All patients in uniQure’s hemophilia B gene therapy program, including the 54 patients in HOPE-B, have now had abdominal ultrasounds performed one year after dosing, and each will continue to be monitored by their care teams. No other cases of HCC have been reported in uniQure clinical trials conducted in more than 100 patients in hemophilia B and other indications, with some patients dosed more than 10 years ago.

“Based on the results from this very thorough investigation involving an independent lab and several expert reviews, we believe it is very unlikely that etranacogene dezaparvovec is related to the HCC event in the HOPE-B study,” stated Matt Kapusta, chief executive officer of uniQure. “Patient safety will always be our top priority, and we are prepared to discuss with the FDA the recently submitted analyses and the status of the clinical hold as expeditiously as possible. As stated previously, we do not anticipate any impact to the HOPE-B pivotal study or our regulatory submission timeline as a result of the clinical hold.”

About Etranacogene Dezaparvovec

Etranacogene dezaparvovec consists of an AAV5 viral vector carrying a gene cassette with the patent-protected Padua variant of Factor IX (FIX-Padua). uniQure holds multiple issued patents in the United States and Canada broadly covering methods of treating bleeding disorders, including hemophilia B, using AAV gene therapy with the FIX-Padua variant. Etranacogene dezaparvovec has been granted Breakthrough Therapy Designation by the United States Food and Drug Administration and access to Priority Medicine (PRIME) regulatory initiative by the European Medicines Agency. In June 2020, the Company and CSL Behring entered into a licensing agreement providing CSL Behring with exclusive global rights to etranacogene dezaparvovec. This licensing agreement has cleared antitrust regulatory review in Australia and the United Kingdom and is subject to ongoing review in the United States.

About uniQure

uniQure is delivering on the promise of gene therapy – single treatments with potentially curative results. We are leveraging our modular and validated technology platform to rapidly advance a pipeline of proprietary gene therapies to treat patients with hemophilia B, Huntington\’s disease, Fabry disease, spinocerebellar ataxia Type 3 and other diseases. www.uniQure.com

1 El-Serag HB. Epidemiology of viral hepatitis and hepatocellular carcinoma. Gastroenterology. 2012 May;142(6):1264-1273.e1.
doi: 10.1053/j.gastro.2011.12.061. PMID: 22537432; PMCID: PMC3338949.uniQure Forward-Looking Statements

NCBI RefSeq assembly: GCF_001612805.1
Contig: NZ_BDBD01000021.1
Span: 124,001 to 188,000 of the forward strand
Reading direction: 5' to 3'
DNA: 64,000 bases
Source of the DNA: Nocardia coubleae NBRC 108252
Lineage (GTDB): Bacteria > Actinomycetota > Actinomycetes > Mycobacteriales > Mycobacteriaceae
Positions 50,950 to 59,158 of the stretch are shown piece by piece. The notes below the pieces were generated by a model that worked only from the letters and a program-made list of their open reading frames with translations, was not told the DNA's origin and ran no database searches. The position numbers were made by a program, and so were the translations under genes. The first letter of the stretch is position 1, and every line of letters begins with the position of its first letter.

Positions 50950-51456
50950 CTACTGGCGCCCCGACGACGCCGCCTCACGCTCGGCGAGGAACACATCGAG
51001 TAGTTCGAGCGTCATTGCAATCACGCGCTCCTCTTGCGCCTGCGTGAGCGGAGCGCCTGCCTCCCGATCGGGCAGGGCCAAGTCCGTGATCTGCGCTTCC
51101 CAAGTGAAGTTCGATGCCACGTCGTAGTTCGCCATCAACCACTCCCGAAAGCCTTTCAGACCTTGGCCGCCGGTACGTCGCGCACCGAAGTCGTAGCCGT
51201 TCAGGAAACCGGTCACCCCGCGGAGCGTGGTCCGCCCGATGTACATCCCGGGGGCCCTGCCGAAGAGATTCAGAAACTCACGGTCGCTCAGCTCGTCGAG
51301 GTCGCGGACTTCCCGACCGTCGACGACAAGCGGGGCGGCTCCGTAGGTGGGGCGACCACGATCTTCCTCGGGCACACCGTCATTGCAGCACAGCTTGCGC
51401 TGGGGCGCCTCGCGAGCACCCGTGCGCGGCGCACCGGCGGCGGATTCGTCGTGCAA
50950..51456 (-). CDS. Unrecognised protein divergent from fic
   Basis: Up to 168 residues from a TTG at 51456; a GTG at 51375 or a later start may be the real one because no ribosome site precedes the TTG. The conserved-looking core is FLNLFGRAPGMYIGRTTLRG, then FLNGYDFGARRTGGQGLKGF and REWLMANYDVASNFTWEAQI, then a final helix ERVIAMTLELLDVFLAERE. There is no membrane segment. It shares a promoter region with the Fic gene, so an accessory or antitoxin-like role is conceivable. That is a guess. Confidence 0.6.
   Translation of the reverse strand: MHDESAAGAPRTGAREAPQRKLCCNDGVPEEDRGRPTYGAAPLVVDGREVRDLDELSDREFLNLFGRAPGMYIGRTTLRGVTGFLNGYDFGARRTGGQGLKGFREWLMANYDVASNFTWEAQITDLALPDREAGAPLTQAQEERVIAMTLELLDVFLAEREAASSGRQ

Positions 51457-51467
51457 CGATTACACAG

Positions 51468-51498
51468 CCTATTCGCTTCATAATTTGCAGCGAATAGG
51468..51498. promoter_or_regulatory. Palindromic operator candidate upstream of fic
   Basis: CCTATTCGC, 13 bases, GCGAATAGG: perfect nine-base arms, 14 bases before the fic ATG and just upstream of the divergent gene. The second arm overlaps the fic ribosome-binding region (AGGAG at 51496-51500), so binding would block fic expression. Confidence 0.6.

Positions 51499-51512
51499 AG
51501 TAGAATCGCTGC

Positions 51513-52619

This press release contains forward-looking statements. All statements other than statements of historical fact are
forward-looking statements, which are often indicated by terms such as anticipate, believe, could, estimate,
expect, goal, intend, look forward to, may, plan, potential, predict, project, should, will, would
and similar expressions. Forward-looking statements are based on management\’s beliefs and assumptions and on
information available to management only as of the date of this press release. These forward-looking statements
include, but are not limited to, whether there will be any impact to our regulatory submission timeline for the
hemophilia B program as a result of this clinical hold. Our actual results could differ materially from those anticipated
in these forward-looking statements for many reasons, including, without limitation, the risk that the Company has
not and may not be able to definitively determine whether etranacogene dezaparvovec caused the reported case
of hepatocellular carcinoma (HCC) in a timely manner, or at all; the risk that additional cases of HCC will be
discovered or reported in patients treated with etranacogene dezaparvovec over time; the risk that regulatory
authorities may not agree with the Company’s findings from the HCC investigation or remove the clinical hold from
our clinical trials of etranacogene dezaparvovec or may impose a clinical hold on additional programs; the risk that
we may not be able to address regulatory authorities’ concerns quickly or at all; and the risk that our vector platform
across our development programs may be implicated, affecting the development and potential approval of other
products in development, as well as the risks, uncertainties and other factors described under the heading Risk
Factors in uniQure’s Quarterly Report on Form 10-K filed on March 1, 2021. Given these risks, uncertainties and
other factors, you should not place undue reliance on these forward-looking statements, and we assume no
obligation to update these forward-looking statements, even if new information becomes available in the future.